• Why was Clara so insistent on taking over the quantum shade/chronolock tattoo personally? With the help of the TARDIS they could have easily found a dying terminally ill or wounded person somewhere somewhen (assuming the tattoo is locked to a person's individual timeline and time-traveling does not meddle with the countdown, which comments by the doctor that it can find you across time and space seem to be implying) who wanted to suffer no longer and passed the chronolock on to them and no named character would have had to die at all. Hell, even without time-traveling they should have been able to find such people in a hospice in London somewhere in the time they had left since finding out it could be passed on to someone who agreed willingly. But for inexplicable reasons, that possibility is never brought up by anyone.
    • Because they can't leave the street without its inhabitants trying to erase their memories, and they can't fly the TARDIS without the Doctor — and the Doctor would never just let someone else die when he firmly believes he can save everyone. Likewise Clara wouldn't let somebody else die because she's too much like the Doctor.
    • Finding a terminally ill suffering person who wants euthanasia and granting it to them is not "letting someone else die" at all. Neither the Doctor nor Clara want people to suffer painfully and pointlessly at the end of their lives. The memory erasing by the means of the retcon drug et al. is only ever threatened, but it's never actually shown how it would be implemented against a Time Lord so we have to take Ashildir's word on it being a insurmountable deterrent to the Doctor.
    • It might not work against a Time Lord, but the Trap Street residents demonstrated when the trio first arrived they can hold people in place, so if they attempted to leave there's no doubt they would be stopped since Ashildir's trap won't work if the Doctor leaves and she has a cover story of why she won't let him leave yet.
    • Finding a terminally ill person who wants euthanasia may be possible. Finding one who wants it so badly, they'll willingly accept a death that's agonizing enough to intimidate Cybermen? Not so easy.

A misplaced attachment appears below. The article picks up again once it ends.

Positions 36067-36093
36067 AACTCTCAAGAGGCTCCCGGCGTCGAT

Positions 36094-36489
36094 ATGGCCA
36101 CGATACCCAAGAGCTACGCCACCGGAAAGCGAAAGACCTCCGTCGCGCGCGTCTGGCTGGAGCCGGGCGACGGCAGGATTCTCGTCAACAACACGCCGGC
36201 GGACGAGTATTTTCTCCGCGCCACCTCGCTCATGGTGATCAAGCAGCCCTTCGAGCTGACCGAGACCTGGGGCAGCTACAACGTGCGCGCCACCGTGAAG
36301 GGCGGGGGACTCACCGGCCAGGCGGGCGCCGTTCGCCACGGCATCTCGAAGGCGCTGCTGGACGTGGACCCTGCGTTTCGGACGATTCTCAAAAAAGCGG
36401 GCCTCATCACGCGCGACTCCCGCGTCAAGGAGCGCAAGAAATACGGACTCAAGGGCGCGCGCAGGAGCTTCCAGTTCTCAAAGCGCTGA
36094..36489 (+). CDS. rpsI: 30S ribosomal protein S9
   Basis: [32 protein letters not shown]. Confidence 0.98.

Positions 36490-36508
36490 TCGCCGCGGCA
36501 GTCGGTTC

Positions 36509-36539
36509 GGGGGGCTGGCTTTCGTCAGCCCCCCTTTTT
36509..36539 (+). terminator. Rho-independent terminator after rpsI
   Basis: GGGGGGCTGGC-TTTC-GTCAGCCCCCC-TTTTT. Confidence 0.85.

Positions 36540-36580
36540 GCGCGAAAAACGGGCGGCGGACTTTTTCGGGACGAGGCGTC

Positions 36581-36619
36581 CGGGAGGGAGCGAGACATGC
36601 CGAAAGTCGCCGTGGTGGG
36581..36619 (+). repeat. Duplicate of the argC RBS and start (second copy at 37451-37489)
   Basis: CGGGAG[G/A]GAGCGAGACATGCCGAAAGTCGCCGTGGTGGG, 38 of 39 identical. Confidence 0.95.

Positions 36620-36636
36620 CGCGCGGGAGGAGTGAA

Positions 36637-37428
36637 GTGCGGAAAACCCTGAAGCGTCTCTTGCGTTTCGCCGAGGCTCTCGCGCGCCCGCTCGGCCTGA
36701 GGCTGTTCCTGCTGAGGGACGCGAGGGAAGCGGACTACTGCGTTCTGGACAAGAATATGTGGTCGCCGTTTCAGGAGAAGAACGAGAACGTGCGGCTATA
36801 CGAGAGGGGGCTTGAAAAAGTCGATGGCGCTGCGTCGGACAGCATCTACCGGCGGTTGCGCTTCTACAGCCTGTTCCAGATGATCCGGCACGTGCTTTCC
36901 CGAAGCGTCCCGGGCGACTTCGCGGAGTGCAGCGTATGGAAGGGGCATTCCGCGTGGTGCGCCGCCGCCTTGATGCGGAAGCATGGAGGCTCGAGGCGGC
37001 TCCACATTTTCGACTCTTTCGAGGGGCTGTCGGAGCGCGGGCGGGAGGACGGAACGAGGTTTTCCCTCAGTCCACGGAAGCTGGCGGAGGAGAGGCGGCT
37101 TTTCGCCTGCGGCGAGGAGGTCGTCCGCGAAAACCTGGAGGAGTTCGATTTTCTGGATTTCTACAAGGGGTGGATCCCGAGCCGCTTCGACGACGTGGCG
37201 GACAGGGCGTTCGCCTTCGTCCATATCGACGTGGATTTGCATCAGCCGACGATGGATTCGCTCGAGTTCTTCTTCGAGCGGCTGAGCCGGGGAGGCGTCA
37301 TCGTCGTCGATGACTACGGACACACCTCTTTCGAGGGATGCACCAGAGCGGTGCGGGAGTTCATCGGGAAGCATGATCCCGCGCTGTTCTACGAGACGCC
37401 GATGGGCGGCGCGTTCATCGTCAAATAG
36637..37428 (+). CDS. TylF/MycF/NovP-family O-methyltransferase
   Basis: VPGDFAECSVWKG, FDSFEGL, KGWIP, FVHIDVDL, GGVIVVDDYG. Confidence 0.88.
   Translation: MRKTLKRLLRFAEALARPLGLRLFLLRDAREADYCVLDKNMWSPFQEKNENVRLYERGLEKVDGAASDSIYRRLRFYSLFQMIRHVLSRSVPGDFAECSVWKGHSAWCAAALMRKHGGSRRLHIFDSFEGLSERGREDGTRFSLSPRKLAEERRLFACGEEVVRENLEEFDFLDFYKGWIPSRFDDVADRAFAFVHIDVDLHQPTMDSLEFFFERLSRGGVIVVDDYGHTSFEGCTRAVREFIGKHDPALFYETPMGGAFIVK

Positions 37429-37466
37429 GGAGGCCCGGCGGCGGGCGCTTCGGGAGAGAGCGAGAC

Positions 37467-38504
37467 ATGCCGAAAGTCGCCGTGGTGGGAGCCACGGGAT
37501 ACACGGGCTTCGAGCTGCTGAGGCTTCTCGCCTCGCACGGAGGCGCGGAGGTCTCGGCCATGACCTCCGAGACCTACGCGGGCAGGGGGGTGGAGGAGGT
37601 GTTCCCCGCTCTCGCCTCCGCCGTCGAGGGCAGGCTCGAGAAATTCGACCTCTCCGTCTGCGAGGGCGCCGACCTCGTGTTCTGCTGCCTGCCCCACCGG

Doctor and the tattoo 

  • Why doesn't the Doctor volunteer to take the chronolock off of Clara? She might not be able to return it to Rigsy, but nothing said it couldn't still be transferred to a new person — just that someone had to take it. The Doctor likely would have survived the raven by regenerating, or just using his energy to revitalize his current self, but instead he chooses to let Clara die and thus willingly moves towards becoming consumed by Unstoppable Rage. It seems out of character for someone who all season was willing to do anything to save her or avenge her death if need be (a DoctorWhoTV.co.uk article argues it makes Clara's sacrifice more significant, to say she was a better Doctor than the Doctor himself by making the sacrifice, but still...). Was he confused by the process in the heat of the moment? Would a quantum shade not have worked on him and thus have to be transferred again? Or...does he know more about the whole plot to capture him than he's letting on? Did he know it would kill him for good — and thus open the confession dial, which apparently contains some kind of Dark Secret it's best not to let the universe know about right now? This might be related to his willingly giving up his TARDIS key (also broached in the article). In that case, it's a Sadistic Choice and his actions make more sense. (It wouldn't be surprising if "Heaven Sent" reveals that indeed there was more to the crisis than meets the eye.)